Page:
As extensive as the alleged corruption goes, there has to be, in my opinion, others in top positions that knew about secret deals and other illegal activities perpetrated out of top leadership positions in Connecticut.

Does the scandal involve law enforcement leadership and members of the Connecticut Judiciary?
-Steven G. Erickson

A Boost From The Top Rowland's Votes Aided Friends' Ventures

January 18, 2004, By DAVE ALTIMARI, JACK DOLAN, And JON LENDER Hartford Courant Staff Writers (ctnow.com)

Excerpt: ��federal investigation into bid rigging in the award of more than $100 million in state contracts.�


(click link below for more)


As chairman of the State Bond Commission, Gov. John G. Rowland has at least twice directly overseen the award of economic development aid affecting business ventures involving people with whom he had personal or financial relationships.

In a 1998 commission meeting at which Rowland presided and voted, the panel granted a $3.175 million loan to a subsidiary of The Tomasso Group, which is now involved in a federal investigation into bid rigging in the award of more than $100 million in state contracts.

Rowland last year paid thousands of dollars to settle an ethics complaint over cut-rate stays at Tomasso family vacation homes, and he has admitted that a member of the family provided free renovations to Rowland's lakefront cottage in Litchfield.

The second vote, in 2000, gave the town of Prospect a $175,000 grant to study the feasibility of building an industrial park on land owned by a partnership called RMK Prospect Associates. That partnership included two men involved in a land deal with Rowland that netted the governor a profit of about $60,000, including more than $2,000 the year the grant was approved. RMK Associates could get $3 million for the land if the industrial park is built.

The bond commission votes further erode Rowland's efforts to distance himself from contracts and other state benefits received by people with whom he had close relationships.

His insistence that his office had nothing to do with the award of contracts was called into question last month by disclosure of documents indicating his former co-chief of staff, Peter N. Ellef, made a practice of signing off on all significant contracts. Ellef is now a subject of the federal bid-rigging probe.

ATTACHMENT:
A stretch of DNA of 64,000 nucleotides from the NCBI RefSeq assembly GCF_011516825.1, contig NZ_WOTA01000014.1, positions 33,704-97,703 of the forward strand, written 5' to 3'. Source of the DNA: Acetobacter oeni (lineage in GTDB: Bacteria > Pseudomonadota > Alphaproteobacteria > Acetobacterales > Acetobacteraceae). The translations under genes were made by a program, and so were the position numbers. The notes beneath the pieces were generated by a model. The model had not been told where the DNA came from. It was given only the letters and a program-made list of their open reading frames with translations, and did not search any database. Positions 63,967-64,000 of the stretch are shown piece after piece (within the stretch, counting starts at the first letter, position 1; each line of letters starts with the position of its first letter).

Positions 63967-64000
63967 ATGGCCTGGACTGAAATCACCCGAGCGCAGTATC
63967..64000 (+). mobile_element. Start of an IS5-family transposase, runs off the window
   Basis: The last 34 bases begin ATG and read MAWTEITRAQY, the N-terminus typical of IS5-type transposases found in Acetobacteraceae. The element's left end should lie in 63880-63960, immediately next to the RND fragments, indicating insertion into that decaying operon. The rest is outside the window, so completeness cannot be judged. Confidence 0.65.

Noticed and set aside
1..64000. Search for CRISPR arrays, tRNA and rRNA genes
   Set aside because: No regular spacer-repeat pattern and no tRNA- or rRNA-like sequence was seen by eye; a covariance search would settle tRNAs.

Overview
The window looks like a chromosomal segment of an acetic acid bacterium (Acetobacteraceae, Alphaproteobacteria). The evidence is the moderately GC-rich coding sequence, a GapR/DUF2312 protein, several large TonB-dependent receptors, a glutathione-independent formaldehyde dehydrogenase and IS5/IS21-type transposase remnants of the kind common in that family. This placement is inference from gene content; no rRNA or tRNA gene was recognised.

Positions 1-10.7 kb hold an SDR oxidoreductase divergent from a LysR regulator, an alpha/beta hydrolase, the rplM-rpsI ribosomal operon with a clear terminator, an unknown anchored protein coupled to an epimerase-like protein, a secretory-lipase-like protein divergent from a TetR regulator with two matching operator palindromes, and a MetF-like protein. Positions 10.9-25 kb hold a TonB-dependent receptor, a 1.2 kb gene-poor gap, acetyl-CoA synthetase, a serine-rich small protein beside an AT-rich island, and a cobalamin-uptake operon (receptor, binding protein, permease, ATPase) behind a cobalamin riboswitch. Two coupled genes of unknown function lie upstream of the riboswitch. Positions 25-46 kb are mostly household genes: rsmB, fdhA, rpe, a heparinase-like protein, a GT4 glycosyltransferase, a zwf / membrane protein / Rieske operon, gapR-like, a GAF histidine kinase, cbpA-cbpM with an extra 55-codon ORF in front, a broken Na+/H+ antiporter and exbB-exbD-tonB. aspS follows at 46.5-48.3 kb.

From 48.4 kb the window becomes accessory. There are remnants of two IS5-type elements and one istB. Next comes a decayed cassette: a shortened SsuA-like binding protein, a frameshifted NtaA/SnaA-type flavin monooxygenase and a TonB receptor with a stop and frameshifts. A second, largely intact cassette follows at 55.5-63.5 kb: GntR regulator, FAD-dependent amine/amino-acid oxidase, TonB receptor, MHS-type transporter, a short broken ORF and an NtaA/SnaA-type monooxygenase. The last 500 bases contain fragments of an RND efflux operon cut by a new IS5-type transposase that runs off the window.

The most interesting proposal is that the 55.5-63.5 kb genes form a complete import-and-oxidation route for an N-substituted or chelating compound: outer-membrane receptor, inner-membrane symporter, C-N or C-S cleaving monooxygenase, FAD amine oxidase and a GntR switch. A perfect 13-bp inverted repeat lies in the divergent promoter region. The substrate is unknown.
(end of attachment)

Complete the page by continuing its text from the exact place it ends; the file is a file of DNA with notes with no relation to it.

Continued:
And other documents show that three children of Rowland's partners in the land deal got state jobs or promotions during the years the partnership operated, two of them with the governor's direct sponsorship.

Through all of his apologies for taking inappropriate gifts from subordinates and state contractors, Rowland has steadfastly maintained that he "never - not once - provided any favors" or took any actions in exchange.

But minutes of the State Bond Commission meetings show that he also did not remove himself from the deliberations over state assistance packages that benefited friends. And, as the official who ultimately decides which proposals the bond commission will consider, he took an active role in their approval.

"Knowing what we know now, as a fellow public official, I would have strongly advised the governor that he should have recused himself from these proceedings," said Attorney General Richard Blumenthal, who is also a member of the commission.

Blumenthal's agency is one of several now investigating allegations of unethical or illegal behavior by the governor. He said he therefore cannot comment on whether Rowland's actions as chairman of the commission might expose him to greater legal jeopardy than he already faces.

Rowland's legal counsel, Ross Garber, had no comment other than to say, "The bond commission has probably approved thousands and thousands of projects during the governor's tenure."

A New Venture

The Tomasso name has long been associated with construction and property management, but in the 1990s members of the family formed a subsidiary that now produces water treatment equipment.

In January 1998 the company, called Tenergy, got a $200,000 grant from the Department of Economic and Community Development. The agency also awarded a $2.125 million grant to the city of New Britain that was earmarked for the industrial park where Tenergy was to build a plant.